- ItemOpen AccessThe 2010 Fifa world cup: Perceptions of its sports and development legacy potential(2010) Mills, Lucy Caroline; De Wet, JacquesSport mega-events are a contemporary phenomenon which embody and unify global processes in an increasingly globalised world. Whilst the sport industry has grown exponentially as a result of global market forces envisaging extensive economic opportunities, hosting a mega-event has also been economically attractive for cities and countries. In aiming to be globally competitive and world-class, mega-events derive from an economic-growth centred model of urban development, whereby benefits will 'trickle-down' to the poor and marginalised (Pillay and Bass, 2008). The 2010 FIFA World Cup typifies such an event as it encompasses historical, geopolitical, economic and socio-cultural processes that have intensified and been intensified by, globalisation. South Africa's bid for the 2010 FIFA World Cup however, has differed from other mega-event bids. Official World Cup discourses boast that the World Cup will produce lasting socio-economic impacts to South Africa and indeed the rest of Africa. FIFA and the South African government have labelled the 2010 World Cup an 'African World Cup' with promises of stimulating pan-African economic and sociocultural opportunities. There is significant emphasis on providing social benefits to underprivileged populations. One of the anticipated social legacies is the development of sport structures and increased participation of sport in disadvantaged areas where barriers to sport are most entrenched. The aim of the research project was to determine whether a sport and development legacy is in fact materialising in both South Africa and Zambia as a result of South Africa hosting the World Cup. I employed a qualitative research design and conducted 20 semi-structured in-depth interviews with representatives from a wide variety of sport and development related organisations in Cape Town and Lusaka. I regarded this cross-section of people as best positioned to provide evidence of a legacy. v Findings demonstrate that the official World Cup discourses generated by FIFA and the South African government pledging benefits continent-wide, have infiltrated everyday discourse of people in townships in Lusaka and Cape Town. There is however a discrepancy between this rhetoric and the reality. Respondents from smallscale, community-based sports structures rarely perceive themselves or their organisations to benefit from World Cup opportunities due to a lack of access to information and resources. Despite limited tangible gains or involvement, a sense of pride in South Africa, and indeed Africa, is evident. This alone is contributing to the support of the World Cup rather than visible positive changes in disadvantaged communities. In contrast to these organisations, representatives from larger, wealthier sport for development NGOs record increased funding and activities. This research has therefore exposed a dual system of sports delivery present in South Africa and Zambia. Whilst sport for development NGOs thrive, community sports structures struggle to the point of being near dysfunctional or even non-existent. Given the problematic history of donor-driven, Northern-based development programmes, we must be wary of perpetuating the marginalisation of local voices. This thesis suggests that pitfalls of globalisation at large are reproduced in globalised sport. It substantiates existing literature that doubts the potential of the World Cup to generate development among poorer populations.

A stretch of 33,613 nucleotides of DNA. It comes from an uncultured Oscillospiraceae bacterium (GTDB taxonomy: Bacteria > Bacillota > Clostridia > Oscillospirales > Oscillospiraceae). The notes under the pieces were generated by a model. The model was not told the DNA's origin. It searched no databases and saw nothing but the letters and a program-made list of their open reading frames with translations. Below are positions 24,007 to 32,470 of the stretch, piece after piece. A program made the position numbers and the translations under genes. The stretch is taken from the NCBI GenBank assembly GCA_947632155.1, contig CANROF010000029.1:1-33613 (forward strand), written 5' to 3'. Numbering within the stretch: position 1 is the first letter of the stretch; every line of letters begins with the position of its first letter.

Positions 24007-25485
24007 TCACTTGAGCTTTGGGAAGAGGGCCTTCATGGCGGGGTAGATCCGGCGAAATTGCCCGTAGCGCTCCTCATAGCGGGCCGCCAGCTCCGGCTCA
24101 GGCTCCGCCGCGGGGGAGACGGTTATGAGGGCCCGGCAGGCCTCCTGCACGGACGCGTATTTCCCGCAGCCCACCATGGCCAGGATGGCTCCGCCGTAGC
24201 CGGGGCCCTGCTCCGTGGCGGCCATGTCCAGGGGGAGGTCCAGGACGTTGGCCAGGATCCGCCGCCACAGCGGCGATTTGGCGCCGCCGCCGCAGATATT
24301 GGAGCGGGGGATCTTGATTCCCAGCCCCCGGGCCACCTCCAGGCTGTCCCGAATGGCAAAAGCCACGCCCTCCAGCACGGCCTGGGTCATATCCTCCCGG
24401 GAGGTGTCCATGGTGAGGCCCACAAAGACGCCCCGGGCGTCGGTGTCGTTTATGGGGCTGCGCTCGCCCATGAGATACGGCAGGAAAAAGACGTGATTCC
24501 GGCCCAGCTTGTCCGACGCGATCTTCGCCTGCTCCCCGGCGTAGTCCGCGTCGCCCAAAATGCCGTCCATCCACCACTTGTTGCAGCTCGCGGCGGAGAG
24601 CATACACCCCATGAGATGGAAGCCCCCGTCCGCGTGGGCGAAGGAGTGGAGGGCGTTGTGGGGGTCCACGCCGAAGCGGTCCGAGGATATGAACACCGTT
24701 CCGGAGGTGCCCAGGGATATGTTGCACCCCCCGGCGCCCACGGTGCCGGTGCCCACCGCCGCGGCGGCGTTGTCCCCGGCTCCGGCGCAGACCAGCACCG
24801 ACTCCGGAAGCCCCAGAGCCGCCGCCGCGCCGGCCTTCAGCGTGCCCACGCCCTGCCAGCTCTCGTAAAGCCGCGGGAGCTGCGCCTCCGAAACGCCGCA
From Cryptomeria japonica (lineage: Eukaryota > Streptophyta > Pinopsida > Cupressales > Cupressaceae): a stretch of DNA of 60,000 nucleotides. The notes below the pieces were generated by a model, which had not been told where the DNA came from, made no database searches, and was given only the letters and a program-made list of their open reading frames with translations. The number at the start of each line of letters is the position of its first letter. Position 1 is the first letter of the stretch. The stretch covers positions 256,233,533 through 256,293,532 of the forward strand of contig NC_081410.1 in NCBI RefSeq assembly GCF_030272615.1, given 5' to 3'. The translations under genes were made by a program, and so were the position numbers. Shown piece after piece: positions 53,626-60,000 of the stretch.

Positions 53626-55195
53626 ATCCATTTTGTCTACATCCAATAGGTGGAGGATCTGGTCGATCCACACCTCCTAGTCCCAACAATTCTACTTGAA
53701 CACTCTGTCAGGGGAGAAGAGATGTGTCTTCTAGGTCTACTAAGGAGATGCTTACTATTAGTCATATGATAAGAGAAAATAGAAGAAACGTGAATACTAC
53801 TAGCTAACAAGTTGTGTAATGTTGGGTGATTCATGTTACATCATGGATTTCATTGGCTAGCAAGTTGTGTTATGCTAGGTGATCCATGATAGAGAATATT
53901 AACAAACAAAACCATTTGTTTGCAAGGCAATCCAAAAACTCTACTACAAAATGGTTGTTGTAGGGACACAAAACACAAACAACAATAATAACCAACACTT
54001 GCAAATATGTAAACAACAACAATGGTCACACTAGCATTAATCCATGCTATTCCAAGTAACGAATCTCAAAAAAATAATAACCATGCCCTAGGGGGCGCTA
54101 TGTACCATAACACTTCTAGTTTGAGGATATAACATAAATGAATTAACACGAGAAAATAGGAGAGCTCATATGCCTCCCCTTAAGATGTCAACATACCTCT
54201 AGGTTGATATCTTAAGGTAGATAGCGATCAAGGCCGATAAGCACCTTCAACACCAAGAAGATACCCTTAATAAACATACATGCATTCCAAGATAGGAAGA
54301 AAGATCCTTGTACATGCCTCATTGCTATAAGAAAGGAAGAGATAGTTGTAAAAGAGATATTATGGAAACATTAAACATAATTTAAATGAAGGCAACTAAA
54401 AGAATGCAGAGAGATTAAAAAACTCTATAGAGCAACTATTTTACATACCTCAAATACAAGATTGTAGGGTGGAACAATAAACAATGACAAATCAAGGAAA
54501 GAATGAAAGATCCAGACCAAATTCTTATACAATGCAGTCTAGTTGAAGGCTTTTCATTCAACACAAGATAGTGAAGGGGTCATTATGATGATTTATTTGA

- ItemOpen Access21st century tertiary design education in post-apartheid South Africa : a question of quality(2007) Leroux, Allen; Crawhall, Nigel TThe dissertation explores the question of; what drives excellence in tertiary design education in 21st Century post-Apartheid South Africa? Is it what the state does in terms of policy and regulation or is it what the higher educational providers do in terms of curriculum and methodology that creates excellence? In the first part the dissertation traces the development of higher education policy in South Africa following the political changes from Apartheid to Democracy after 1994. It explores the development of a regulatory framework for higher education provision in post-Apartheid South Africa, due to the disparate levels of quality higher education developed under the Apartheid system for different racial groups and also the proliferation of poor quality private higher education during the first decade of democracy. It follow s the view that while the state set the regulatory control for higher education a n d bench marked educational excellence against public institutions, the realisation that market demands for access to quality higher education would require private education provision to form part of the institutional mix was soon reached. In the second part of the dissertation a case study of a newly established private higher education provider is developed. Created within the new regulatory framework for higher education in South Africa, FEDISA (Future Excellence Design Institute of South Africa) of which this author is the academic director, endeavours to show that private providers of higher education can, when pursuing excellence, become viable partners to the stat e in education provision and may even surpass the state institutions, now burdened with massification, in terms of quality education provision. The study goes on to develop an understanding of how changes in the economic markets have created change demand within design. It then considers the four tenets on which FEDISA's programme for achieving excellence is based in order to comply academically with the highest quality of 21st Century design education. This is as much in answer to the requirements of the new regulatory framework as to the institution's own analysis of what the market now wants. These tenets include the concept of what a curriculum is, drawing on Stenhouse and Smith's views of the curriculum as 'a blueprint for action'. Next, the importance of integrating the component elements of the design curriculum by drawing parallels between the 'collection type and integrated curriculum' theory of Bernstein is considered. In the third instance, an analysis of 'Knowing, Acting and Being', after the curriculum theory of Barnett and Coates is developed through the addition of a liberal arts component to the design curriculum. Special focus is afforded the importance of 'Being' development of design students in 21st Century design education. Finally, Brookfield's notion of becoming a critically reflective practitioner and how the concept of critical reflection has found its place in the 21st Century design classroom through the use of the 'tools of critical reflection' is brought into focus. The dissertation concludes that while the shift in the design markets from craft through mass production to an understanding of ethical considerations in new millennium design dictates what kind of design professionals should now be educated and that this awareness may be achieved through the refocusing of inherently simple means inside the design classroom of the 21st Century, excellence in tertiary design education, while primarily based on what happens inside our design institutions, goes hand in hand with compliance to the demands of state regulation in order to ensure the viability of our tertiary institutions.